Dietary Sodium and Cardiovascular Disease Risk – Measurement Matters

2nd June 2016

CASH summary of publication released by The New England Journal of Medicine on Dietary Sodium and Cardiovascular Risk

A recent controversial study published in the Lancet has attempted to cast doubt on the role of salt reduction on health, despite many other papers disputing this and renowned health professionals highlighting major problems with the analysis.

This review in the New England Journal of Medicine written by Mary Cogswell and colleagues clearly and succinctly summarises the methodological problems found in these prospective cohort studies which alter the direction of the results. The authors evaluated the strength of the evidence using Hill’s classic criteria and made a number of conclusions:

  • Firstly, in studies where participants with pre-existing medical conditions such as cardiovascular disease were recruited, reverse causality may explain a non-casual association between low sodium intake and increased cardiovascular events.
  • In addition to this, studies employing spot urine tests to measure sodium intake are subject to overestimation of intake at low levels; multiple, non-consecutive 24-hour urine collections should be used as the gold standard. Samples from multiple days are also required to mitigate the attenuation of the effect-size estimate from day-to-day sodium excretion variability.
  • Studies with a short follow up and those relying on individuals to follow a low sodium diet are of particular concern, as a low sodium diet is uncommon and hard to follow in a Western country, where most of the salt we eat is already in the food we buy. Conversely, population-level strategies such as the setting of voluntary sodium targets in the United Kingdom and the monitoring of the outcome over some years (2003-2011), suggests a strong connection between reduced sodium in the food supply and decreased cardiovascular events.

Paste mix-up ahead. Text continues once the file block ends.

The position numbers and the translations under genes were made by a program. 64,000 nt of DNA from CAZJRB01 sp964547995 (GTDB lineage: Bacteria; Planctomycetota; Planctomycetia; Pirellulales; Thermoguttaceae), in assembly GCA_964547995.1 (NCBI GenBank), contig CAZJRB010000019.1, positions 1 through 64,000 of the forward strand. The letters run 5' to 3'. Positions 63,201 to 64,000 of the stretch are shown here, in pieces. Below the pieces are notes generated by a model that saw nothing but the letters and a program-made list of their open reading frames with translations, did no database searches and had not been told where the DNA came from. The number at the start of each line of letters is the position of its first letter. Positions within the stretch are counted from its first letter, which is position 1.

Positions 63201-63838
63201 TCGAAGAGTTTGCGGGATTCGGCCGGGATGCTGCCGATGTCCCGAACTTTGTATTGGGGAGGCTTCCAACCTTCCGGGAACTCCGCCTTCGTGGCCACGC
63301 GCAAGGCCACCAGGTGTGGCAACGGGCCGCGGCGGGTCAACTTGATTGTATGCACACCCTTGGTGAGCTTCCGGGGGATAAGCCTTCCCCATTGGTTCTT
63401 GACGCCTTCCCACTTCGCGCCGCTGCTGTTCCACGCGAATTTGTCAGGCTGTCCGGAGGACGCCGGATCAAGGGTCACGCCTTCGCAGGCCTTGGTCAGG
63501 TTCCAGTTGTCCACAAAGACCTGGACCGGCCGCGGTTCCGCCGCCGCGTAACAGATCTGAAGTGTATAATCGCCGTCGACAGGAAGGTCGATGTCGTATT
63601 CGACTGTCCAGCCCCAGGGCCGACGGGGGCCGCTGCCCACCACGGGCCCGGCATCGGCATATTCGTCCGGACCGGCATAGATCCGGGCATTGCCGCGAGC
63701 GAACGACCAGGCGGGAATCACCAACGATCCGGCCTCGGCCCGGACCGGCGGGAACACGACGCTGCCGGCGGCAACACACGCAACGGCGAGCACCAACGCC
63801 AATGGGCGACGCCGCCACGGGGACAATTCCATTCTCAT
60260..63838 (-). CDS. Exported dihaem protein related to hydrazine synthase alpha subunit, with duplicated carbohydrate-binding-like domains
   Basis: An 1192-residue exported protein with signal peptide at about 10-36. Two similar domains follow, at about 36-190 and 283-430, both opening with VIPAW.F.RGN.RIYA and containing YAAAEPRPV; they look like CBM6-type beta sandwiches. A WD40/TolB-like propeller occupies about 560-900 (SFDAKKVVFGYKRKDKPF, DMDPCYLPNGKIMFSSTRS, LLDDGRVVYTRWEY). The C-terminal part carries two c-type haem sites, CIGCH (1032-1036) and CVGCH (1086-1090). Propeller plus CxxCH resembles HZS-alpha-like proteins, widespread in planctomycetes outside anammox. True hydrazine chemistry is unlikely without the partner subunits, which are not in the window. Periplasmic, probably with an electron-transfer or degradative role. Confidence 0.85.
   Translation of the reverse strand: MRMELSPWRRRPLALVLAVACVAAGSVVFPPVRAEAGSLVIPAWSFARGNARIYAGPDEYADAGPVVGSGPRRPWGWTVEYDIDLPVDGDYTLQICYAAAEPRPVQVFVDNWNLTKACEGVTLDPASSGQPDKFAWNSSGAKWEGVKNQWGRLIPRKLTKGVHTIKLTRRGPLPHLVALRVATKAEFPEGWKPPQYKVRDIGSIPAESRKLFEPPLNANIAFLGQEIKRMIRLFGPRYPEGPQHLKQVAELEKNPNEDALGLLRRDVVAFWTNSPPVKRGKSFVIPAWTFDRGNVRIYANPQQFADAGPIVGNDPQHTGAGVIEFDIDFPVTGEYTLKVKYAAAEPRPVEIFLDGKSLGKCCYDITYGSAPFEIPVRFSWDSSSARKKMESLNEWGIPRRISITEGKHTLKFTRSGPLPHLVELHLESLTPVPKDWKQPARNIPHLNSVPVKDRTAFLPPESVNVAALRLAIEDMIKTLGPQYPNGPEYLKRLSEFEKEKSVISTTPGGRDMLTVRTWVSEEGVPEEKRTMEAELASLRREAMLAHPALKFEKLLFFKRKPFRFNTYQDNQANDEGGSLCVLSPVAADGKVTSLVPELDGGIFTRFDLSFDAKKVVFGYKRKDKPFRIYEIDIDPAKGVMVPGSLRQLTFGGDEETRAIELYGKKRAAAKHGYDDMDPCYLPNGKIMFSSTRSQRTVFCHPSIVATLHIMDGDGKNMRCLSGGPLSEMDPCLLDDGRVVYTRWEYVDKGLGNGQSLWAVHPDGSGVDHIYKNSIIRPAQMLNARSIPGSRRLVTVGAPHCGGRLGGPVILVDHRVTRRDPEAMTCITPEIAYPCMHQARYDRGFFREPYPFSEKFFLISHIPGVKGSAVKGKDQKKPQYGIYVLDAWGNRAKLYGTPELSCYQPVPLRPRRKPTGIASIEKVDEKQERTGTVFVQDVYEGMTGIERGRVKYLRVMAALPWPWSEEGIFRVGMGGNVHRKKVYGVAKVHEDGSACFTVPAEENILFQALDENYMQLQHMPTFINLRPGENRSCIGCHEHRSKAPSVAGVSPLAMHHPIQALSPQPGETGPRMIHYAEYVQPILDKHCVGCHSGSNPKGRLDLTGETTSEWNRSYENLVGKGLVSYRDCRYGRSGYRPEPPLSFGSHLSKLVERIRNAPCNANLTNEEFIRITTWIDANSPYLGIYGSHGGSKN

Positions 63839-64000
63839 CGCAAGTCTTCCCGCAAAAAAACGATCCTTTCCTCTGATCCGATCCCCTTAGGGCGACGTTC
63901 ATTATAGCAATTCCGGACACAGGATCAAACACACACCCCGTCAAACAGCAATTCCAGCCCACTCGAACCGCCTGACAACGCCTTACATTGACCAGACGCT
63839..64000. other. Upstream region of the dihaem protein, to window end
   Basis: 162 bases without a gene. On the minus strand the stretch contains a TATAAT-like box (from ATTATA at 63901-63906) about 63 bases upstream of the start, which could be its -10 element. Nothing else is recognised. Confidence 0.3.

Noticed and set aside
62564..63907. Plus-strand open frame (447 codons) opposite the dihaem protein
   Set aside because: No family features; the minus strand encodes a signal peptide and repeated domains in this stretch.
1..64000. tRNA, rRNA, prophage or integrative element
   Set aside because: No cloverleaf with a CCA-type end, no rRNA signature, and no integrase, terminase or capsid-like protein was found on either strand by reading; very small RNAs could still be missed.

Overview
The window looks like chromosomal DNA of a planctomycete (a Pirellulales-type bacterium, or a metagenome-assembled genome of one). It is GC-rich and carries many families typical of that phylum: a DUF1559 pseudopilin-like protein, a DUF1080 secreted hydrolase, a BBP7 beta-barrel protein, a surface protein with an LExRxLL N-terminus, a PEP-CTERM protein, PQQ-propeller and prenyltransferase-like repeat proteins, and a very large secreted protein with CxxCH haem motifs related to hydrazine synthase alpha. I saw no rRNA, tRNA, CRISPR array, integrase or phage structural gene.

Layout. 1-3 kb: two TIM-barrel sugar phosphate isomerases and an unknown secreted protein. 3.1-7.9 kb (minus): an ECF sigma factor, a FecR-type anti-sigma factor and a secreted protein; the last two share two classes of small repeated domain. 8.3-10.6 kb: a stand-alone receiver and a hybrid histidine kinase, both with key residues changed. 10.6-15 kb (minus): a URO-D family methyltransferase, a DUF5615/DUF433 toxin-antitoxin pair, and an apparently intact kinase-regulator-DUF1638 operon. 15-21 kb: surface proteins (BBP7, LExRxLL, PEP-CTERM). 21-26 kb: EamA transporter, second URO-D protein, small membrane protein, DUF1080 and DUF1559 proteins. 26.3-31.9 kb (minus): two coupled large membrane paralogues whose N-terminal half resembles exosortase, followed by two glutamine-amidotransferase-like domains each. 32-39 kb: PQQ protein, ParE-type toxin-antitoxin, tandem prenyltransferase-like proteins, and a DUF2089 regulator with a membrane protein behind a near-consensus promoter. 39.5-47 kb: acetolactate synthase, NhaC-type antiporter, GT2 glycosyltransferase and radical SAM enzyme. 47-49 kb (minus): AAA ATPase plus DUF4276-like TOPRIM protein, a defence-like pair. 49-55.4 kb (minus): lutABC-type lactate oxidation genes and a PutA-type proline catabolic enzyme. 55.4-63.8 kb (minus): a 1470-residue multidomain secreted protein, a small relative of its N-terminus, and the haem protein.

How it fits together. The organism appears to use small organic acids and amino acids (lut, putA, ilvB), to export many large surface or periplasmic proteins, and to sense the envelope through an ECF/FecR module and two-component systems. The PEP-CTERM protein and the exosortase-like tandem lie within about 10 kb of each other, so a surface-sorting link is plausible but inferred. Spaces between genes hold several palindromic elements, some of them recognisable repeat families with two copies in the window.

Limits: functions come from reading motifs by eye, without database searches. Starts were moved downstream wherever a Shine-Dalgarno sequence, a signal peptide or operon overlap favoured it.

• Moreover, some authors have claimed that low sodium intake increases blood lipids during short studies. This fails to explain the physiological basis for increased cardiovascular risk and when limited to longer term interventions lasting more than 4 weeks, is found to be temporary and unlikely to have population effects. It might also be expected that use of blood pressure lowering agents, like diuretics, increase the risk however, analyses of 123 randomised trials have demonstrated reduced risk.  

The application of Hill’s criteria for the association between low sodium intake and increased cardiovascular risk suggests that the association is not causal. Measuring sodium intake presents a huge challenge on a short term individual basis and estimating population averages through public health interventions is far less prone to error.

As the author states, “Paradoxical findings based on inaccurate sodium measurements should not stall efforts to improve the food environment in ways that enable consumers to reduce excess sodium intake”. The argument now is not whether we should reduce salt, but how. A wealth of evidence exists to demonstrate that sodium reduction prevents cardiovascular disease  and has rightly led to salt reduction strategies taking place around the world.